The Goizueta Foundation Graduate Fellowships Program provides assistance to doctoral students who wish to use the research resources available in the University of Miami Cuban Heritage Collection (CHC) in support of dissertation research. The goal of these fellowships is to engage emerging scholars with the materials available in the Cuban Heritage Collection and thus contribute to the larger body of scholarship in Cuban, hemispheric, and international studies.

For more information about fellowship opportunities to study at the Cuban Heritage Collection or to learn about past fellows, click here.



Goizueta Fellows: In Their Own Words

Throughout the 2016-2017 academic year the Cuban Heritage Collection is welcoming ten emerging scholars into the Goizueta Foundation Graduate Fellowships Program. We are proud to introduce each of our 2016-2017 Goizueta Fellows throughout the course of the program.
Our second fellow of the series, Mariel Martínez Alvarez, will discuss her work in a CHC Research Colloquium on Monday, August 1, 3 p.m., at CHC’s Roberto C. Goizueta Pavilion. All are welcome to attend this presentation.

About Mariel Martínez Alvarez

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Goizueta Fellow Mariel Martínez Alvarez is pursuing her Ph.D. in Spanish at the University of Michigan.

 

Mariel Martínez Alvarez is a Ph.D. student in Spanish at the University of Michigan. She is interested in Cuban literatures across the diaspora and is planning to write her dissertation on Cuban American literature and culture. Previously Mariel was a teaching assistant at Washington University in St. Louis, where she received her M.A. in Hispanic literatures. She also earned an M.A. in comparative literature at the Universidad Complutense de Madrid, where she defended her dissertation, titled “Subjectivity, Fiction and Dictatorial Power in Reinaldo Arenas’s The Color of Summer or the New Garden of Earthly Delights.” She received her bachelor’s degree in literature from the Universidad de las Américas Puebla in Mexico.

What university/program are you from?

I am a Ph.D. student at the University of Michigan. I am completing my Ph.D. in Spanish in the Romance Languages and Literatures department.
What are you working on?

I am researching the Cuban diaspora in Spain and in the United States.

What do you expect to find at the CHC?

In the CHC I expect to find unpublished essays, correspondence, and articles of and about the Cuban poet Gastón Baquero, who was engaged with the Batista government and went to Spain after the triumph of the revolution. As a public intellectual during the Francoism, I am interested in analyzing his production of a colonial imaginary when narrating the dynamics between Cuba and Spain.

How can we learn more about your research?

I will be talking about my project in a CHC Research Colloquium* on August 1, 3 p.m., at the Roberto C. Goizueta Pavilion.
*Colloquia are free and open to the public. Contact us at chc@miami.edu for more information.

About the Goizueta Foundation Graduate Fellowships Program

The Goizueta Foundation Graduate Fellowships Program provides assistance to doctoral students who wish to use the research resources available in the University of Miami Cuban Heritage Collection (CHC) in support of dissertation research. The goal of these fellowships is to engage emerging scholars with the materials available in the Cuban Heritage Collection and thus contribute to the larger body of scholarship in Cuban, hemispheric, and international studies.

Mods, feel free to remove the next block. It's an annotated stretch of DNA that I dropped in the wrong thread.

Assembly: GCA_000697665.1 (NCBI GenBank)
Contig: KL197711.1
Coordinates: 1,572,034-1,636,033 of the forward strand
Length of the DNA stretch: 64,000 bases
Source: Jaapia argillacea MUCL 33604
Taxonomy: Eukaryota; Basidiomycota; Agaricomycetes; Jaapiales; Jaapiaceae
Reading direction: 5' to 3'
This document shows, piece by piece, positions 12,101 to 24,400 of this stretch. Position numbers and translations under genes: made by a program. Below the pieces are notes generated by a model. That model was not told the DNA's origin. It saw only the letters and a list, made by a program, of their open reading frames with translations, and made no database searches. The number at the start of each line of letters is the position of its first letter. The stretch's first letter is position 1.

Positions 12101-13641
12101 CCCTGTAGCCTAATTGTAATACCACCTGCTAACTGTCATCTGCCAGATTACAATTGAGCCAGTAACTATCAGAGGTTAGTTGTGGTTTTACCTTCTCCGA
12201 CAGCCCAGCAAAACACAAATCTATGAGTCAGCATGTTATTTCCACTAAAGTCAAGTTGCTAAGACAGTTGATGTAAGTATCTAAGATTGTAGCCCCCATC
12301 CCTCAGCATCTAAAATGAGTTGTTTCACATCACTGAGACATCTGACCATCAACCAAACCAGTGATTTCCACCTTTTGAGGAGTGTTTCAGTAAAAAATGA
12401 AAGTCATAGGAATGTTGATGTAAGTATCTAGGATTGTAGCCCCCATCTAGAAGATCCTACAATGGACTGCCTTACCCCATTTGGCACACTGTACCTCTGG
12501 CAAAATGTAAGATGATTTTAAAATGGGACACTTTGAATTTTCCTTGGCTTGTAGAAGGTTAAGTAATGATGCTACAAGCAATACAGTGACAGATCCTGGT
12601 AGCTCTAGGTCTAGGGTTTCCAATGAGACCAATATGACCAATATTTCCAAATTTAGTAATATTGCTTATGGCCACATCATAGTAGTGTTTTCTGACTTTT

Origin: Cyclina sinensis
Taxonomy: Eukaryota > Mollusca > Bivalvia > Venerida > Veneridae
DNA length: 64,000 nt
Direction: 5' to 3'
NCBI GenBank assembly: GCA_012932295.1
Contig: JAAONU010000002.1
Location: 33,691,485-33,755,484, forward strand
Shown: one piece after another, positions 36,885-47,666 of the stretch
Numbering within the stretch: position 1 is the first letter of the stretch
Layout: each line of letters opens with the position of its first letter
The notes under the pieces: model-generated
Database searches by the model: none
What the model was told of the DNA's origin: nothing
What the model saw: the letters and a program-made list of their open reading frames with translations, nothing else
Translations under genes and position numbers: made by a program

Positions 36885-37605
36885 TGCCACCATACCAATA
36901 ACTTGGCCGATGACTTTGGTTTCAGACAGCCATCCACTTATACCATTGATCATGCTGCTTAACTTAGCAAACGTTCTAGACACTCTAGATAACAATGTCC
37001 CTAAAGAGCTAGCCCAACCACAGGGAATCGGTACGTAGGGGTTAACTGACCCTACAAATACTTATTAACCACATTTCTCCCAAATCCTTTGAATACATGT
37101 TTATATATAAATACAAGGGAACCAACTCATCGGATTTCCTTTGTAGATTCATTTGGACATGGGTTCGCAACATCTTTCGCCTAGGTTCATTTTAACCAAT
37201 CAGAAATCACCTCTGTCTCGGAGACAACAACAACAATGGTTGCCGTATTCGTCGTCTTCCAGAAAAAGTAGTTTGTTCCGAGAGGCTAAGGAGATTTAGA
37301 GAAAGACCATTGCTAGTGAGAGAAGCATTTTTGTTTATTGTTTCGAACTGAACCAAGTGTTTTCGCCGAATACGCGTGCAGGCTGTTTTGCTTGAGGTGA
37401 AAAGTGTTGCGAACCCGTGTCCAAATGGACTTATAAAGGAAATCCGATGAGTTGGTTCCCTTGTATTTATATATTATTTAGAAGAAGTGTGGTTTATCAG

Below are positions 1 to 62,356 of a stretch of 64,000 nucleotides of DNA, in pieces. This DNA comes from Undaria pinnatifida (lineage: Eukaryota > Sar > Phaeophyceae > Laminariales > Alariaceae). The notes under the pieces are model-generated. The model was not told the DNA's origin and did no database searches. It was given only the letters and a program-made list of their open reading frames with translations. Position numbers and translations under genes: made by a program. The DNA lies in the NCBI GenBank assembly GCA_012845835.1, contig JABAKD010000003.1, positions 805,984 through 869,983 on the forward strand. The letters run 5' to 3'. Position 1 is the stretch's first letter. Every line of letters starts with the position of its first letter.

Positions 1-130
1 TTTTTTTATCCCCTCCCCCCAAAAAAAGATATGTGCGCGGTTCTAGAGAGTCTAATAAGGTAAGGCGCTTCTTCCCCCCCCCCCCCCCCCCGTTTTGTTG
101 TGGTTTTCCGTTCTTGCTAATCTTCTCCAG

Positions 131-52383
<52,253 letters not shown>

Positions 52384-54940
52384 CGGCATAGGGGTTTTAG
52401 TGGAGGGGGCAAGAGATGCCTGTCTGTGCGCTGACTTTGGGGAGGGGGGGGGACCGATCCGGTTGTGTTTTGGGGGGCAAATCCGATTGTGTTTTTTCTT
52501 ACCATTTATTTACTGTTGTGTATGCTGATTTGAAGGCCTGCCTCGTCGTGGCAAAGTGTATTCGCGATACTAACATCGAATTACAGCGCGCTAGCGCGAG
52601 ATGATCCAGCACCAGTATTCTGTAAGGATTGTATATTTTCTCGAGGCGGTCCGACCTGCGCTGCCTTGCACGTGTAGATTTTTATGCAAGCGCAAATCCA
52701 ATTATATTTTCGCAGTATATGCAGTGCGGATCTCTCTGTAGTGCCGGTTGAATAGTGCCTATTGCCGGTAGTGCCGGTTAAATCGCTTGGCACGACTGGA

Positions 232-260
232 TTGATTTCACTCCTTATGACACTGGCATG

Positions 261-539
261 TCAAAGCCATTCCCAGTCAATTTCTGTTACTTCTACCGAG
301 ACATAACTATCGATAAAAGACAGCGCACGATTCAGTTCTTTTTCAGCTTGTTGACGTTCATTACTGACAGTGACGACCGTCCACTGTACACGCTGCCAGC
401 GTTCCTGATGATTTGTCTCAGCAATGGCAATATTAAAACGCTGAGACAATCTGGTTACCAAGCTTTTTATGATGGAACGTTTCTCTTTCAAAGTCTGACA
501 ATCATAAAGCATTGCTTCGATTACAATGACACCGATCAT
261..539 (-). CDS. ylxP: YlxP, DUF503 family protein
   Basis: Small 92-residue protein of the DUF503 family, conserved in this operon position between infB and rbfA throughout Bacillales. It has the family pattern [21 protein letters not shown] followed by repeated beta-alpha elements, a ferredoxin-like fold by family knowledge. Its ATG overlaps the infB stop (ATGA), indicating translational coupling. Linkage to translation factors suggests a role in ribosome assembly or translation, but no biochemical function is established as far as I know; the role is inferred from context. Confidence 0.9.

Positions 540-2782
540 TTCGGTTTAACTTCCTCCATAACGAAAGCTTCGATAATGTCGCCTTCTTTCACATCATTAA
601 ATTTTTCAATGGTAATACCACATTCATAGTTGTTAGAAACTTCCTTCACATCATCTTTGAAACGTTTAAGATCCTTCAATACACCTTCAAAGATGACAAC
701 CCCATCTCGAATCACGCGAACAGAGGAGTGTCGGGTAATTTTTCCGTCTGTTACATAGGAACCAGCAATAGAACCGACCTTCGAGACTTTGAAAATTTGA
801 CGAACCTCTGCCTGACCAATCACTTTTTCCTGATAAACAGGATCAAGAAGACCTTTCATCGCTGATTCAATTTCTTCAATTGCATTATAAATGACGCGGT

For more information about fellowship opportunities to study at the Cuban Heritage Collection or to learn about past fellows, click here.



CHC Research Colloquia August Schedule

The Cuban Heritage Collection’s 2015-2016 Research Colloquia continues in August with several talks by researchers on works in progress. ​Colloquia are scheduled for 3 p.m. unless otherwise noted.

    • Thursday, August 13
      Abel Sierra Madero, New York University (visiting fellow)
      Made in Cuba: Theatre, Nation and the Forging of the Erotic Subject in the Second Republic (1933-1958)
    • Tuesday, August 18
      Elise Arnold-Levene, Columbia University (CHC Graduate Fellow)
      Lydia Cabrera, the Storyteller as Collector
    • Thursday, August 20 * rescheduled for Wednesday, September 2
      José Villar, Florida International University (CHC Graduate Fellow)
      New Men, New Nations, New Selves: Queer Subjects between Assimilation and Practices of Freedom in Contemporary Cuban Cultural Production
    • Tuesday, August 25
      William Kelly, Rutgers University (CHC Graduate Fellow)
      Constancy and Change: An Analysis of Revolutionary-Era Urban Housing Policy in Cuba
    • Thursday, August 27
      Richard Mwakasege-Minaya, University of Michigan (CHC Graduate Fellow)
      Mobilizing the Empire: Cuban Exile Media & Cold War Politics
    • Monday, August 31
      Francisca Aguilo Mora, University of Miami (CHC Graduate Fellow)
      Language Crossing and Multiaccentuality in Women Writers del Gran Caribe: Narrative, Drama and Performance
  • Learn more about the CHC Graduate Fellowships »


2015-2016 CHC Research Colloquia Convenes